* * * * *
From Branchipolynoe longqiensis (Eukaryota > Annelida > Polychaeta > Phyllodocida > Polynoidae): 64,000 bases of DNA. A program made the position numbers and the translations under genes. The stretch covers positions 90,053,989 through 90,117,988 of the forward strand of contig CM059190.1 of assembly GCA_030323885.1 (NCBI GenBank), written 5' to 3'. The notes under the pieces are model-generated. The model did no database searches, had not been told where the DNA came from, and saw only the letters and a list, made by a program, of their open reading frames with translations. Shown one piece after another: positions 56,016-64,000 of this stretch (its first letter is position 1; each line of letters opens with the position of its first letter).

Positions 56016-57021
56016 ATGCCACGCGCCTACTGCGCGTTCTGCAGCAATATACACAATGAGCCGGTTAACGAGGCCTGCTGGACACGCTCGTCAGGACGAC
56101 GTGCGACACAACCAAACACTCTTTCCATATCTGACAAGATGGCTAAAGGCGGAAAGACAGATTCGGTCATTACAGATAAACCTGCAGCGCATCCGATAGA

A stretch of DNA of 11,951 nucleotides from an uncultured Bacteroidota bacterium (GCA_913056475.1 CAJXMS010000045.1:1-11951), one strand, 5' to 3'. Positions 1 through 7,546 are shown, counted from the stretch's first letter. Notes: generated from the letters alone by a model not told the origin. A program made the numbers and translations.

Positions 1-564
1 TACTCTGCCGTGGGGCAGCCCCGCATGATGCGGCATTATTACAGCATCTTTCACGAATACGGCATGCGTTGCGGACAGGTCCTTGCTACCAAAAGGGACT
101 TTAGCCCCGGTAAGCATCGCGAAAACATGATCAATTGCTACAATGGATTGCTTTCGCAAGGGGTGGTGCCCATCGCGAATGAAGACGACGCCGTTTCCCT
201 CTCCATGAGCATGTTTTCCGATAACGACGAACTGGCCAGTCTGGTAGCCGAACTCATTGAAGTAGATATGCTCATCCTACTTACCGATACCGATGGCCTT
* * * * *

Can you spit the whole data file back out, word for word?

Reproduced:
From Branchipolynoe longqiensis (Eukaryota > Annelida > Polychaeta > Phyllodocida > Polynoidae): 64,000 bases of DNA. A program made the position numbers and the translations under genes. The stretch covers positions 90,053,989 through 90,117,988 of the forward strand of contig CM059190.1 of assembly GCA_030323885.1 (NCBI GenBank), written 5' to 3'. The notes under the pieces are model-generated. The model did no database searches, had not been told where the DNA came from, and saw only the letters and a list, made by a program, of their open reading frames with translations. Shown one piece after another: positions 56,016-64,000 of this stretch (its first letter is position 1; each line of letters opens with the position of its first letter).

Positions 56016-57021
56016 ATGCCACGCGCCTACTGCGCGTTCTGCAGCAATATACACAATGAGCCGGTTAACGAGGCCTGCTGGACACGCTCGTCAGGACGAC
56101 GTGCGACACAACCAAACACTCTTTCCATATCTGACAAGATGGCTAAAGGCGGAAAGACAGATTCGGTCATTACAGATAAACCTGCAGCGCATCCGATAGA

A stretch of DNA of 11,951 nucleotides from an uncultured Bacteroidota bacterium (GCA_913056475.1 CAJXMS010000045.1:1-11951), one strand, 5' to 3'. Positions 1 through 7,546 are shown, counted from the stretch's first letter. Notes: generated from the letters alone by a model not told the origin. A program made the numbers and translations.

Positions 1-564
1 TACTCTGCCGTGGGGCAGCCCCGCATGATGCGGCATTATTACAGCATCTTTCACGAATACGGCATGCGTTGCGGACAGGTCCTTGCTACCAAAAGGGACT
101 TTAGCCCCGGTAAGCATCGCGAAAACATGATCAATTGCTACAATGGATTGCTTTCGCAAGGGGTGGTGCCCATCGCGAATGAAGACGACGCCGTTTCCCT
201 CTCCATGAGCATGTTTTCCGATAACGACGAACTGGCCAGTCTGGTAGCCGAACTCATTGAAGTAGATATGCTCATCCTACTTACCGATACCGATGGCCTT